he  does  not  retreat  from  his  responsibil- 
ities as  a  member  of  society;  quite  the 
opposite.  He  takes  his  place  in  the  tradi- 
tion of  Moses.  Amos,  Hosea,  Isaiah,  Micah. 
Jeremiah,  Mary,  James  and  John  the  Bap- 
tizer.  It  is  not  surprising  that  the  Ameri- 
can plantation  slaves  seized  upon  Moses 
standing  before  Pharoah  and  crying  out, 
"Let  my  People  Go!"  as  their  spokesman 
nearly  3,000  years  after  his  day.  Moses 
is  the  liberator  who  leads  vicitimized  and 
oppressed  people  into  normal  place  in  the 
family  of  mankind.  Amos  was  the  proto- 
type of  every  pretesting  minority  as  he 
stormed  into  Bethel  crying,  "Let  justice 
roll  down  like  the  waters,  and  righteous- 
ness like  an  ever-flowing  stream."  The 
shepherd  from  Tekoa  applies  the  divine 
plumbline  to  such  widely  scattered  issues 
as   race,   poverty,   war,   real   estate  profi- 


teering  and   discrimination   against   min- 
orities. 

As  Sherwood  Wirt,   editor  of  Decision 
magazine  writes  in  his  book  The  Social 
Conscience  of  the  Evangelical,  "The  early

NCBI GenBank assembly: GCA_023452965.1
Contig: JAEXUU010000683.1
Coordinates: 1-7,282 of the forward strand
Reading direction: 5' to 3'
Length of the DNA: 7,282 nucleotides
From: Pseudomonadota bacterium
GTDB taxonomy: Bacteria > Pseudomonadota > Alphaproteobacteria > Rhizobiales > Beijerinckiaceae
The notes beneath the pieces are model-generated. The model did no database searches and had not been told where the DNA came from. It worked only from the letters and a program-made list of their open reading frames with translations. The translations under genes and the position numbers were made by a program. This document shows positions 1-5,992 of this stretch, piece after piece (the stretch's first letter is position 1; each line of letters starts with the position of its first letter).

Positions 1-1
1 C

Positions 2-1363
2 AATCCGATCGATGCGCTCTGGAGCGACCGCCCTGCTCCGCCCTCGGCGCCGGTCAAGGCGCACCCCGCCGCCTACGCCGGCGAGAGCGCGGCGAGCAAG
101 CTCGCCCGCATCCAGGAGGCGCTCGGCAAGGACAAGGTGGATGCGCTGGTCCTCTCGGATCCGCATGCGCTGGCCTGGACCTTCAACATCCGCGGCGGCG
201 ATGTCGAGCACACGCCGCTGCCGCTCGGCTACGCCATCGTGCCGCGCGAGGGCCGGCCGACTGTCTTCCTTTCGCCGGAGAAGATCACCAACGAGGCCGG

Hebrews   learned   at   the   foot   of   Mount 
Sinai  that  in  the  sight  of  God  there  is 
indeed   a   difference   between   the   sacred 
and  the  profane,  but  there  is  no  differ- 
ence between  the  spiritual  and  the  social. 
Social  wrongs  to  God  are  moral  wrongs." 
Dr.  Wirt  suggests  that  the  social  con- 
sciousness of  John  the  Baptist  could  have 
been  the  result  of  the  influence  of  Mary 
the   mother   of   Jesus.   Her   "Magnificat" 
sparkles   with   social  awareness  and  has 
been  called  the  battle  hymn  of  democracy. 
Be  that  as  it  may,  John  was  an  authentic 
prophet    in    the    Hebrew    tradition    who 
preached: 
the  universality  of  man 
the  voluntary  distribution  of  wealth 
the  sharing  of  surplus  food 
the  necessity  of  repentance 
high  ethical  standards 
and  denounced  corruption  in 
government 
John   the   Baptist   did   not   by-pass   social 
issues  in  his  role  as  forerunner  and  pro- 
claimer  of  the  Messiah. 

Jesus  standing  on  the  shoulder  of  John, 
exhibiting  the  kind  of  life  that  God  in- 
tends every  man  to  live,  manifested  a 
social  passion  to  match  that  of  the  Old 
Testament: 

The  Gospels  represent  Jesus  as  a  champ- 
ion of  the  economically  dispossessed. 
He  exalts  lo\'e  for  neighbor  along  with 

love  for  God. 
He  reaches  out  to  foreigners  who  are